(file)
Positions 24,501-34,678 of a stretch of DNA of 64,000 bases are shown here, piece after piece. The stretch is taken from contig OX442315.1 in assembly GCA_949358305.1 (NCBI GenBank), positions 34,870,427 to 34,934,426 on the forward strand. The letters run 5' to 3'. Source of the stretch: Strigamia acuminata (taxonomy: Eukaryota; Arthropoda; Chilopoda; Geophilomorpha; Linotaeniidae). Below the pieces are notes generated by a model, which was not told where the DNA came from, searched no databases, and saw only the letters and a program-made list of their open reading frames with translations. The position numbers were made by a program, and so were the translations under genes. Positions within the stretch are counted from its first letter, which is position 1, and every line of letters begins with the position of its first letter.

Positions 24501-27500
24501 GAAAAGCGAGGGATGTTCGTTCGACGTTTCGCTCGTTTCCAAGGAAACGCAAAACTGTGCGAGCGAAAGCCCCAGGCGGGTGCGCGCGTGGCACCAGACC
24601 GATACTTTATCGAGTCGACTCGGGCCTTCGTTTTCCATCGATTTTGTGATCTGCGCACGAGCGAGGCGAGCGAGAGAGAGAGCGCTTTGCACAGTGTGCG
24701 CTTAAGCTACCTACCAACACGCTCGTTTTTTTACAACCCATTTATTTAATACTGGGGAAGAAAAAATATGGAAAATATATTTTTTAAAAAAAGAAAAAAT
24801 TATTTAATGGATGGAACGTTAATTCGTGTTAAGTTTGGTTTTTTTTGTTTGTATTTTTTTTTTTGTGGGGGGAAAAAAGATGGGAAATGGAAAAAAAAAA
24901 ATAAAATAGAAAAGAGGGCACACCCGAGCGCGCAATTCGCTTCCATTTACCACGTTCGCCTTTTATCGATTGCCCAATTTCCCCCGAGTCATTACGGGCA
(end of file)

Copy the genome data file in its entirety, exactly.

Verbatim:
Positions 24,501-34,678 of a stretch of DNA of 64,000 bases are shown here, piece after piece. The stretch is taken from contig OX442315.1 in assembly GCA_949358305.1 (NCBI GenBank), positions 34,870,427 to 34,934,426 on the forward strand. The letters run 5' to 3'. Source of the stretch: Strigamia acuminata (taxonomy: Eukaryota; Arthropoda; Chilopoda; Geophilomorpha; Linotaeniidae). Below the pieces are notes generated by a model, which was not told where the DNA came from, searched no databases, and saw only the letters and a program-made list of their open reading frames with translations. The position numbers were made by a program, and so were the translations under genes. Positions within the stretch are counted from its first letter, which is position 1, and every line of letters begins with the position of its first letter.

Positions 24501-27500
24501 GAAAAGCGAGGGATGTTCGTTCGACGTTTCGCTCGTTTCCAAGGAAACGCAAAACTGTGCGAGCGAAAGCCCCAGGCGGGTGCGCGCGTGGCACCAGACC
24601 GATACTTTATCGAGTCGACTCGGGCCTTCGTTTTCCATCGATTTTGTGATCTGCGCACGAGCGAGGCGAGCGAGAGAGAGAGCGCTTTGCACAGTGTGCG
24701 CTTAAGCTACCTACCAACACGCTCGTTTTTTTACAACCCATTTATTTAATACTGGGGAAGAAAAAATATGGAAAATATATTTTTTAAAAAAAGAAAAAAT
24801 TATTTAATGGATGGAACGTTAATTCGTGTTAAGTTTGGTTTTTTTTGTTTGTATTTTTTTTTTTGTGGGGGGAAAAAAGATGGGAAATGGAAAAAAAAAA
24901 ATAAAATAGAAAAGAGGGCACACCCGAGCGCGCAATTCGCTTCCATTTACCACGTTCGCCTTTTATCGATTGCCCAATTTCCCCCGAGTCATTACGGGCA